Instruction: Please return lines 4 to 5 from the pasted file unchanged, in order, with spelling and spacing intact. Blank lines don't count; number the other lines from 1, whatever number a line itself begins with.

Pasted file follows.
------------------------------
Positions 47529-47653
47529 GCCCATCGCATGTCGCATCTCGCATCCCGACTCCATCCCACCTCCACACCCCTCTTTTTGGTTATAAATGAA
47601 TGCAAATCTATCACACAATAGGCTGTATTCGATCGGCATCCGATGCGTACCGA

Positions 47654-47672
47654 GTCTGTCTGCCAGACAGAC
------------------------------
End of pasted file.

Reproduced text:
Positions 47654-47672
47654 GTCTGTCTGCCAGACAGAC